John Howard Sanden portraits  
Face Value

The nation's most distinguished portrait painters work
here among us. Sit with two of them: Daniel E. Greene
and John Howard Sanden.

By Joyce Caruso Corrigan

Ridgefield Magazine, Spring 2003.

  Top, Daniel E, Greene in his North Salem, New York, studio.
Below, John Howard Sanden in his Ridgefield studio.

J ohn Singer Sargent, supreme portraitist of the sophisticated city-dwelling American aristocrat, probably went unnoticed as he disembarked at the Branchville station one morning in 1912. He was headed, easel in hand, for Weir Farm, summer retreat of American impressionist Julian Alden Weir and a soon-to-be legendary art colony. For Sargent, the visit was insignificant-yielding no typically lush, glittering masterpieces. But for current Ridgefield resident John Howard Sanden, it was important and would resonate with his own life.

"Sargent was a genius. Talented beyond words," declares Sanden, "Rembrandt was a freshman compared to him." Indeed, Sanden has been following in Sargent's paint-splattered footsteps his whole life. Dubbed by columnist Pete Hamill "the closest thing we have in America to a court painter," Sanden was, as fate would have it, the first recipient of the John Singer Sargent Medal for Lifetime Achievement. Names such as Rockefeller, Ford, and Luce glisten like so many jewels in Sanden's crown. No surprise then that when, almost twenty years ago, it came time for the Manhattan-based Sanden to seek a suitable country refuge, only Ridgefield - amply blessed by Sargent - could claim hallowed-ground status. Today, Sanden makes a weekly trek from Branchville station to Grand Central to get to his other studio in Carnegie Hall. ("The 6:39 gets me to Grand Central at 8:09, I eat my muffin, read my Times. Very doable.")

The light, landscape, and coastline of Connecticut have long composed a siren chorus for serious painters. Childe Hassam, John Twachtman, and Albert Pinkham Ryder were all Weir Farm regulars, while not far off there were both the celebrated Florence Griswold group in Old Lyme and the Silvermine Guild of Art in New Canaan where Milton Avery and Helen Frankenthaler found inspiration. The tradition has remained strong, particularly in our immediate area. This winter marked the first anniversary of the Connecticut Society of Portrait Artists, founded by Stamford artist Jeanine Jackson, a Silvermine student of Ridgefielder George Passantino. Among its 44 professional portraitists are Susan Durkee in Redding, Kathleen Kennedy in Fairfield, and Marie Lynch in Wilton. But the true masters are Sanden and Daniel E. Greene, who is also a celebrated painter of politicians, moguls, and major generals.

Sanden's first teacher was his father, a minister who encouraged both his first sketches as well as attendance at the Minneapolis School of Art. Sanden's first major client was Reader's Digest, for whom he did 85 portraits-everyone from Bob Hope to King Hussein to Mother Teresa. In his almost four decades as a portraitist, Sanden has accumulated an impressive subject list throughout the political, academic, clerical and corporate worlds: Reverend Billy Graham, media mogul Laurence Tisch, and Ambassador Antonio Deinde Fernandez of Nigeria ("I did a bunch of African kings in the late `70s," says Sanden). His stately rendering of Brown University President Donald Hornig was something of an homage to Sargent's 1923 portrait of Harvard President A. Lawrence Lowell. Today Sanden is one of the highest-paid portraitists in the world-with canvases ranging between $20,000 and $50,000.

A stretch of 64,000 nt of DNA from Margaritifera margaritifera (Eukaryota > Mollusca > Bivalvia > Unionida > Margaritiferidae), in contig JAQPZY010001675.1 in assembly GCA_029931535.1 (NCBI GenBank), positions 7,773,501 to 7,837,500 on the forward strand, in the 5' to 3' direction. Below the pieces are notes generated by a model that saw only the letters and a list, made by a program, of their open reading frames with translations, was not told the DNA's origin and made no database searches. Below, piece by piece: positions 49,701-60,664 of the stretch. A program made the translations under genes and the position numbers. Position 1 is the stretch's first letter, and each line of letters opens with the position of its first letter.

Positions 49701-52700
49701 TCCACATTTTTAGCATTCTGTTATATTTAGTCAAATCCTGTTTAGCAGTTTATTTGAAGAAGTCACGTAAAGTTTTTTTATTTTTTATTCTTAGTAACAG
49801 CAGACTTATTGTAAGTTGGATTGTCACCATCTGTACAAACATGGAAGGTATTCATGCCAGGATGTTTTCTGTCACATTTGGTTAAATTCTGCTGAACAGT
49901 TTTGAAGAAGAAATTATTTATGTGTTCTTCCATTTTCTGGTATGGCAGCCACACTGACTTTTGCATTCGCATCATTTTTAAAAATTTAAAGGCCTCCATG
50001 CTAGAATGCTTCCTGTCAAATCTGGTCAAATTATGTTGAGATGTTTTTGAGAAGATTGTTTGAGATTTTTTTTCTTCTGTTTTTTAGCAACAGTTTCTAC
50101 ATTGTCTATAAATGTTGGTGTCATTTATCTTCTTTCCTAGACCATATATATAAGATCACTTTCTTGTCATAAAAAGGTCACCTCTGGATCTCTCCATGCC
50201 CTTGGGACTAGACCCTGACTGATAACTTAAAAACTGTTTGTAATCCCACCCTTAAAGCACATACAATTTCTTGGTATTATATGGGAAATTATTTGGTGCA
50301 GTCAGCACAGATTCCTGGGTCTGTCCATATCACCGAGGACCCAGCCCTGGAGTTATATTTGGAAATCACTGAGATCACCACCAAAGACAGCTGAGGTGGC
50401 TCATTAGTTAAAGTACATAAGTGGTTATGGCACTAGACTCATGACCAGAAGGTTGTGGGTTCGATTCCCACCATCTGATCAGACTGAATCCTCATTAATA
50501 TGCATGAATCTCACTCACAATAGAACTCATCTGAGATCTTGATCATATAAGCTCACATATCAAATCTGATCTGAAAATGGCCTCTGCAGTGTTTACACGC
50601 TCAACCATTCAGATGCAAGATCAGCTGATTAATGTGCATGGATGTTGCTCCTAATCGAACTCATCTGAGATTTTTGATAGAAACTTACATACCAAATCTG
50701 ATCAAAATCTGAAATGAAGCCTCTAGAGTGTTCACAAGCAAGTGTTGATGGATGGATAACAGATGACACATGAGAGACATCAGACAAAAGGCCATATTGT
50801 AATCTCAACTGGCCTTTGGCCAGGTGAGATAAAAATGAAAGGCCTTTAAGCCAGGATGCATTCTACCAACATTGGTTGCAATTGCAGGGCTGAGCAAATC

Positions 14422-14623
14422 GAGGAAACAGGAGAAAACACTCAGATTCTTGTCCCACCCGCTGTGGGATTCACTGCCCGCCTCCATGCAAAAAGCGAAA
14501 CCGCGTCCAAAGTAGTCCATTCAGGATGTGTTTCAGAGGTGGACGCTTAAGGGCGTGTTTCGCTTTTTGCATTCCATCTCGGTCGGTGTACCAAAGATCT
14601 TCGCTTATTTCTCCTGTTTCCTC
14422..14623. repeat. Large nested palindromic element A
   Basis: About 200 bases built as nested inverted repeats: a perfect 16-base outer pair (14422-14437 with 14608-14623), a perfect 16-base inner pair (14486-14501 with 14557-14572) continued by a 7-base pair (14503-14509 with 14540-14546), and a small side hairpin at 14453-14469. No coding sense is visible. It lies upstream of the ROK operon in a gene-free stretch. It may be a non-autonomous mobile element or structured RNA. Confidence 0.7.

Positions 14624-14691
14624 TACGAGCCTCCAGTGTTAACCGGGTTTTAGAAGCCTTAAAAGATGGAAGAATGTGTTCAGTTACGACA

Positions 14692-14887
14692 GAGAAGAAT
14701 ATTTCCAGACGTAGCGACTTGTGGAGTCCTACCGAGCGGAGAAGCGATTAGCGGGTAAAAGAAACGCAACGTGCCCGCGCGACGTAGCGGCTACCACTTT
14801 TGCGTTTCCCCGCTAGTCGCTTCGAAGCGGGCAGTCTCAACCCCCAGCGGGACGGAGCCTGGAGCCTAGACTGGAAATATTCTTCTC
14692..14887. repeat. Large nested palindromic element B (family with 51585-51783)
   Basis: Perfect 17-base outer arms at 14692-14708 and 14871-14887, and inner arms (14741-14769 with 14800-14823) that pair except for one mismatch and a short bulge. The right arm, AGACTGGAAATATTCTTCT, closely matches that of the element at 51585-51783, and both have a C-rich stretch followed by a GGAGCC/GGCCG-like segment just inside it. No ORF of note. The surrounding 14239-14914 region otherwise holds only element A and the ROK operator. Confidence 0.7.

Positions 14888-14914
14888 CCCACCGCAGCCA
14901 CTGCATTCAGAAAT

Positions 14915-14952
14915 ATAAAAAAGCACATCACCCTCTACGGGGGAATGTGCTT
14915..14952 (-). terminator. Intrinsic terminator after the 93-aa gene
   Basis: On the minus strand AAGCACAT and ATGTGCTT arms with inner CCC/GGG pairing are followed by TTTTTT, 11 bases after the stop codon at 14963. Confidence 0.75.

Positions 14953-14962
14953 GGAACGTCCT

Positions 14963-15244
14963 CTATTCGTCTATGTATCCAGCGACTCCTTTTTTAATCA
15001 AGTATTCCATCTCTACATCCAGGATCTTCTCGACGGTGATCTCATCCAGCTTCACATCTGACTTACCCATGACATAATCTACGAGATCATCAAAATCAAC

Most sittings take place at Sanden's Carnegie Hall studio. He could, he says, lure the VIPs up here, but chooses not to: Carnegie Hall is more professional, he says. Besides, picture a young Nigerian royal receiving these directions: "A right at Copps Hill Plaza. Drive a few miles past some unmarked farms until you see the yellow colonial at the corner of Cams Hill. Just look for the barking dog."

Sharing space with the oil paints and ten-foot-high wooden easel in his Ridgefield studio are a state-of-the-art camera and a computer. "The tradition in portrait painting is this: The subject walks in, climbs up on the platform and takes a seat. You have a white canvas on the easel and you walk in in your smock and go to work. It's been done that way for 600 years. And that's fine if you're Sargent, and you and your sitter have all the time in the world. But if you're just a poor schlump like me, you use a camera, When your sitter leaves, you keep on working. Instead of charcoals, I use my camera as a sketch pad to get different poses." Then the artist retreats to Ridgefield, where he says he completes 95 percent of the portrait on his own, filling in the background details, and perhaps rethinking them via Photoshop. For the finishing touches, he insists on seeing the subject one more time-"the final sitting."